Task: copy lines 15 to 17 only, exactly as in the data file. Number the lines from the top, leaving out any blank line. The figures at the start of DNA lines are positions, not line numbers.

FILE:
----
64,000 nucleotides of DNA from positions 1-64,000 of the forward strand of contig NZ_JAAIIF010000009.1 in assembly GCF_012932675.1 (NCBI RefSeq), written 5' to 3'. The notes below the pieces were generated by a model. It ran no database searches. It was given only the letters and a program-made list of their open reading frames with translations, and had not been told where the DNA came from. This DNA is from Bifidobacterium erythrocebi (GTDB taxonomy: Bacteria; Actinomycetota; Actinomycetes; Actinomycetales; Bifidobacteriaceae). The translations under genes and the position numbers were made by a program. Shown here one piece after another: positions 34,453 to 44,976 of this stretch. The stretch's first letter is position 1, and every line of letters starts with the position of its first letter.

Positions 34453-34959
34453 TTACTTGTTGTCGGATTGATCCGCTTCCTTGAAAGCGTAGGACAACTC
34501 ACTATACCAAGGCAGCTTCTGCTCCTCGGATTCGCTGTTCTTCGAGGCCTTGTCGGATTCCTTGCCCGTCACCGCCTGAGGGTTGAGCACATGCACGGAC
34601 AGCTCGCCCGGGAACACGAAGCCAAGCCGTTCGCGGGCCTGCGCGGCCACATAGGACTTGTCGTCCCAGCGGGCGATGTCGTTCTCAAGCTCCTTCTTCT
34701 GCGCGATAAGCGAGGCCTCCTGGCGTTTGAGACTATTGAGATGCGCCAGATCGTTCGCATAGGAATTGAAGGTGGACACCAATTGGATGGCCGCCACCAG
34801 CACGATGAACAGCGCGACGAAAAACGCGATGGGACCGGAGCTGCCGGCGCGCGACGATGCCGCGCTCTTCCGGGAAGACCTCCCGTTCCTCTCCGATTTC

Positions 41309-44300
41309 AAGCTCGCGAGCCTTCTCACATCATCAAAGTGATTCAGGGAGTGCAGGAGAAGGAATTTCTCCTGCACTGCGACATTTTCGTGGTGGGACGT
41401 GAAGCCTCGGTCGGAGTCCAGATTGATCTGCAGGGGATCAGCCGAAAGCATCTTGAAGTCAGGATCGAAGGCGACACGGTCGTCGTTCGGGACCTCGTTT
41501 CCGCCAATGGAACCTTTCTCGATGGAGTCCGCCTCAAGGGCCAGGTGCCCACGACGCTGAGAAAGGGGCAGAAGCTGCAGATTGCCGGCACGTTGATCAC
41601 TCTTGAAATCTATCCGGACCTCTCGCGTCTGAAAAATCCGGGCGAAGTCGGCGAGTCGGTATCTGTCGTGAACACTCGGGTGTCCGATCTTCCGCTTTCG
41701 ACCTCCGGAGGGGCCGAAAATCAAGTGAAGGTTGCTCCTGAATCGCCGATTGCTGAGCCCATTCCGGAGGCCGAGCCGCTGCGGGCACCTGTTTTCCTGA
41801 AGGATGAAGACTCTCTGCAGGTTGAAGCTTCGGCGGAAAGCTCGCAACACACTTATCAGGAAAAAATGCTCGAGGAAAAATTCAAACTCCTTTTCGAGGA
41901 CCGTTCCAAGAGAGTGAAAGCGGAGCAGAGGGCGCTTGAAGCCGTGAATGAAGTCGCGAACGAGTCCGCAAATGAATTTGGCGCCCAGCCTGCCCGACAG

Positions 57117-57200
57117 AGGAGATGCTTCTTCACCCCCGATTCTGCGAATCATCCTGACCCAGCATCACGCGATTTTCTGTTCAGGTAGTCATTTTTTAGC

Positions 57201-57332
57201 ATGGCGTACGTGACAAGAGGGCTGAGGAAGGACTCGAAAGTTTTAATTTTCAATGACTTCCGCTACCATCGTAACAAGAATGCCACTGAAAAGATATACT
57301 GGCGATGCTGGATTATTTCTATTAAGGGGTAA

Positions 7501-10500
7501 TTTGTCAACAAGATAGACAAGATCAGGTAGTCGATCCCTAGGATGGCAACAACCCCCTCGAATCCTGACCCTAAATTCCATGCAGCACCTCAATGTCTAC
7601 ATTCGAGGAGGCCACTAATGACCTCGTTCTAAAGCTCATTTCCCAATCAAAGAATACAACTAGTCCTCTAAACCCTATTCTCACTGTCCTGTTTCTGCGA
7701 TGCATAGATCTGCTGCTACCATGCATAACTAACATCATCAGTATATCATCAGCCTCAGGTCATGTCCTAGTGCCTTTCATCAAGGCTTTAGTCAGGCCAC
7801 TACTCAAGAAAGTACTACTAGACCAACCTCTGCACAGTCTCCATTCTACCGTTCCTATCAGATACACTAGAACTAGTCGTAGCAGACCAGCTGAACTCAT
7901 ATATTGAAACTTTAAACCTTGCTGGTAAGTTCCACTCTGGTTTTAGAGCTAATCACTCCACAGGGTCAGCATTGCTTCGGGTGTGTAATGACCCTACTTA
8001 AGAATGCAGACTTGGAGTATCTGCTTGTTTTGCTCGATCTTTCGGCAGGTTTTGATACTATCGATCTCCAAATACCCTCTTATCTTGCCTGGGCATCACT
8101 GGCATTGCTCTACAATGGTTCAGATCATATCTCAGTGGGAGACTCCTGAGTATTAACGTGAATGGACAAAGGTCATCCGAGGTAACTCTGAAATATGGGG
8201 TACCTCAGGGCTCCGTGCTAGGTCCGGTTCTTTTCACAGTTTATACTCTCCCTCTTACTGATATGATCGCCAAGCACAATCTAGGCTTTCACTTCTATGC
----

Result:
41901 CCGTTCCAAGAGAGTGAAAGCGGAGCAGAGGGCGCTTGAAGCCGTGAATGAAGTCGCGAACGAGTCCGCAAATGAATTTGGCGCCCAGCCTGCCCGACAG

Positions 57117-57200
57117 AGGAGATGCTTCTTCACCCCCGATTCTGCGAATCATCCTGACCCAGCATCACGCGATTTTCTGTTCAGGTAGTCATTTTTTAGC